Bolivian traders have the highest soy deforestation exposure

Soy exports from Bolivia are regulated by the government, which permits international trading only after domestic demand is met, which means that 40% of production stays in the country. In 2021, Bolivian exporter Gravetal Bolivia was most exposed to soy deforestation and conversion (19,014 ha) followed by Sociedad Agroindustrial Nutriol (5,876 ha).

US company Cargill is the only large global trader appearing in the top five, holding the fourth largest exposure with 5,846 ha as an exporter of Bolivian soy. In other countries, Cargill imports soy from Bolivian traders. As a result, the company ranks first with 15,342 hectares of soy deforestation and conversion exposure, followed by the Brazilian importer Amaggi, which is exposed to 5,463 hectares despite ranking first in the latest Forest 500 assessment for its policies to manage deforestation.

Using the relative metric of hectares of soy deforestation and conversion exposure per kilotonne of soy produced, which enables comparison among the companies, shows that Bolivian exporters Empresa Agroindustrial Fidero, Comercial Industrial Agropecuaria Ciagro and Empresa Agroindustrial D F & R SRL are together the most exposed as each was associated with 187 hectares of soy deforestation per kilotonne produced in 2021.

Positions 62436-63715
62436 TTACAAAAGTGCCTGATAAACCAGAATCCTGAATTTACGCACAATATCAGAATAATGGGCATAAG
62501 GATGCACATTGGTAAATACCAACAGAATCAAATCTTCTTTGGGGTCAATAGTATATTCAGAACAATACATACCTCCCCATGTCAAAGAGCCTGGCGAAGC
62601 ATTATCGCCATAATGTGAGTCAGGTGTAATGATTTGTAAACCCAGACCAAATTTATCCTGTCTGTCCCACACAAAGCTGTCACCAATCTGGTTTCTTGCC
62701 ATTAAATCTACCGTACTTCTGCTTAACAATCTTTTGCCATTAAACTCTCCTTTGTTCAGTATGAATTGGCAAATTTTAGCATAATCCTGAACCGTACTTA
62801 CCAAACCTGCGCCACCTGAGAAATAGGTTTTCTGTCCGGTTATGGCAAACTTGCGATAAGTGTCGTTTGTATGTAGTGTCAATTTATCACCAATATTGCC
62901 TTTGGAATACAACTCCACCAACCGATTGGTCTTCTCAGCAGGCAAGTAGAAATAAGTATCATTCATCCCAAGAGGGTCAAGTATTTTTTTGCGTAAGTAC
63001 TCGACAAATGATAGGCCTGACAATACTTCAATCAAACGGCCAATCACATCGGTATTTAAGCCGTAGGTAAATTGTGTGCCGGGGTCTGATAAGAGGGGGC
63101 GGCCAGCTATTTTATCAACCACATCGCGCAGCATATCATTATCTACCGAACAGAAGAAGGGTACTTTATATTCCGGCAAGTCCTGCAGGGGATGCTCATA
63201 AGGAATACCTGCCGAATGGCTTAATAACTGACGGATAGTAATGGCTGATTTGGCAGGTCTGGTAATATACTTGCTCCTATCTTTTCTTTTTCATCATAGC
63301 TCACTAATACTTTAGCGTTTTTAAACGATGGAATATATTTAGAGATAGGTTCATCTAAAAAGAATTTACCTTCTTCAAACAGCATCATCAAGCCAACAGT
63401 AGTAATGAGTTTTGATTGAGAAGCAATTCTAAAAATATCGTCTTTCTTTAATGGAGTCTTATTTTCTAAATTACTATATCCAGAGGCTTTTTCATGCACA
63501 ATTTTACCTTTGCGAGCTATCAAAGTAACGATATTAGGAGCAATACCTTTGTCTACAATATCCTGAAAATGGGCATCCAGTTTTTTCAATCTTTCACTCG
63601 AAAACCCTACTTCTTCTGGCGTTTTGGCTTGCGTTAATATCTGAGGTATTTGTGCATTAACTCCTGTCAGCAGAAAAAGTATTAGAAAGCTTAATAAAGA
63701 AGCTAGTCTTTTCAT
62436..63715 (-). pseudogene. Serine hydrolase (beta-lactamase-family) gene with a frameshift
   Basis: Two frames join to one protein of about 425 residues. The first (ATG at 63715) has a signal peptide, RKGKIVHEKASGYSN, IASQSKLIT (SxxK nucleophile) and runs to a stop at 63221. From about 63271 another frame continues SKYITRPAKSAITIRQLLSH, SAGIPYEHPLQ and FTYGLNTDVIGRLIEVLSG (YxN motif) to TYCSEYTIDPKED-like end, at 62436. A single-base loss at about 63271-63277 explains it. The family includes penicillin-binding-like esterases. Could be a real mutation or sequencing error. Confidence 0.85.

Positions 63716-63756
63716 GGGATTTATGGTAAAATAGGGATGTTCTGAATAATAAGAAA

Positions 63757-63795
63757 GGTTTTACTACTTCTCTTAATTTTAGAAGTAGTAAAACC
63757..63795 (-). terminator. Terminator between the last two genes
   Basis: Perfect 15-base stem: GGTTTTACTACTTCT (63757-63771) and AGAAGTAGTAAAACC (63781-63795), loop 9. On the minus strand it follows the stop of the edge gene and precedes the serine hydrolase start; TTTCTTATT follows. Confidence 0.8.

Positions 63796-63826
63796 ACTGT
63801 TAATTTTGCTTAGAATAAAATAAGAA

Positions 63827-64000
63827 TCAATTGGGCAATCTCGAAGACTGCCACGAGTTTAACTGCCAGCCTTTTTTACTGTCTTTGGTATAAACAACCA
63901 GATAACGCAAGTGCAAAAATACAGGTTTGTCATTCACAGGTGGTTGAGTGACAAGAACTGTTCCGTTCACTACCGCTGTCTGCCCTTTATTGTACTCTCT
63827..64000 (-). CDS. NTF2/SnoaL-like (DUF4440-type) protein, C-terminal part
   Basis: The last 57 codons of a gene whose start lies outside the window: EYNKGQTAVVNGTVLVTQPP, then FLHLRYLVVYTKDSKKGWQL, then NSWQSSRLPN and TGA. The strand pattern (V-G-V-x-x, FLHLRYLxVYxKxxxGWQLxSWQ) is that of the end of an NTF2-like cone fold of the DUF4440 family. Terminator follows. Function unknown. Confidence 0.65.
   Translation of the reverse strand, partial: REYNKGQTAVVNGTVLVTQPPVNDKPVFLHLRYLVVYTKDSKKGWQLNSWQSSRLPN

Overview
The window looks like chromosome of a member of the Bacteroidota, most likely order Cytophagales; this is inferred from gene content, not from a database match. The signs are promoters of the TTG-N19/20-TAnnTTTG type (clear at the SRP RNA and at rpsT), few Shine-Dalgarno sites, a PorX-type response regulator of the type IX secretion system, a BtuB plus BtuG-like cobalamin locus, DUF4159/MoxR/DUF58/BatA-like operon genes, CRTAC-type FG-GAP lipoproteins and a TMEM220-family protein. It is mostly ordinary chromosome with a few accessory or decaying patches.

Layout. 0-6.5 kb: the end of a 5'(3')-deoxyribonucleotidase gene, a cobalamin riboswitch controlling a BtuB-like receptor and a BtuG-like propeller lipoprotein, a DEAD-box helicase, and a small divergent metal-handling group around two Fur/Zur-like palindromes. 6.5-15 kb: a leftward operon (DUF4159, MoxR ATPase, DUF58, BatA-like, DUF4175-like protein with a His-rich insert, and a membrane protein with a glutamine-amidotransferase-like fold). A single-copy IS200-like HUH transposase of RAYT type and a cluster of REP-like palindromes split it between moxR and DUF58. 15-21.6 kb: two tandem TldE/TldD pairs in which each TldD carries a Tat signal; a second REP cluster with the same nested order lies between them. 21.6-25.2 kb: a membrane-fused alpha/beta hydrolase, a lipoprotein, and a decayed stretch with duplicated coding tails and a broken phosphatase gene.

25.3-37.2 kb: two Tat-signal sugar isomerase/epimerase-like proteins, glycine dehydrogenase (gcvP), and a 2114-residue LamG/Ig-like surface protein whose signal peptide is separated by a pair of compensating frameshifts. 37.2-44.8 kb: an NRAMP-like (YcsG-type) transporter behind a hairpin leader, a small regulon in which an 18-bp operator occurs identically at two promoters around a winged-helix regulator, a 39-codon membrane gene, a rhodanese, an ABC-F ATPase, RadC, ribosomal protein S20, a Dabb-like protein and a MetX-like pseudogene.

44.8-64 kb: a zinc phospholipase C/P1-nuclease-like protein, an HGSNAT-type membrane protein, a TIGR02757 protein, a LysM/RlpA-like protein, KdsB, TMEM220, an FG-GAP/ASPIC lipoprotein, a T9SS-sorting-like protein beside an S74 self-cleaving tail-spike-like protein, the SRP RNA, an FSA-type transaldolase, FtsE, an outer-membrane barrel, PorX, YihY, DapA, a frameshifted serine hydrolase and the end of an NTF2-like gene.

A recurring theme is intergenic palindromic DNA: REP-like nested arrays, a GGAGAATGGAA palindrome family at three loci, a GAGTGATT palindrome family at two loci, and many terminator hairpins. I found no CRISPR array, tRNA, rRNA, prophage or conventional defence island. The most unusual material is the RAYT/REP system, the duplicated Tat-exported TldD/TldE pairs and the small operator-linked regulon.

Poor take up of zero-deforestation commitments

Only 16% of Bolivia’s soy exports were handled by a company with a voluntary zero-deforestation commitment (ZDC) in 2021, up from 10% in 2020. Cargill is the only trader in Bolivia to have a ZDC. It acts both as an exporter and importer, meaning that 209,851 tonnes of soy (roughly 6% of total production) are estimated to have been traded under this protection in 2021. Nevertheless, Cargill’s ZDC has not prevented it, as an exporter, from being exposed to 5,846 hectares of deforestation, and as an importer (based in other countries), from buying 236,235 tonnes of soy from non-ZDC exporters in Bolivia, which account for 55% of Cargill’s total imports from Bolivia.

Carbon emissions from soy deforestation and conversion

Clearing carbon-rich forests, savannas, and other natural ecosystems and replacing them with soy fields releases greenhouse gases (measured as the equivalent of carbon dioxide) that drive climate change.

Deforestation and conversion linked to the 2021 soy harvest in Bolivia released 8.1 million tonnes of carbon from native vegetation, equivalent to 29.86 million tonnes of CO₂. This is equivalent to 26% of Bolivia’s fossil fuel and industrial CO₂ emissions over the same period (114.27 million tonnes in 2016–2020).

Trase. (2023). SEI-PCS Bolivia soy v1.0 supply chain map: Data sources and methods. Trase. https://doi.org/10.48650/E6B0-9871

The authors thank the Trase research team for their valuable contributions: Helen Bellfield, Harry Biddle, Michael Lathuillière, Vivian Ribeiro, Tomás Carvalho, Nanxu Su, Clément Suavet, and Yani Wang. We also thank our partners and consultants in Bolivia, James Johnson, Raúl Aguirre and Stanislaw Czaplicki, for their invaluable expertise.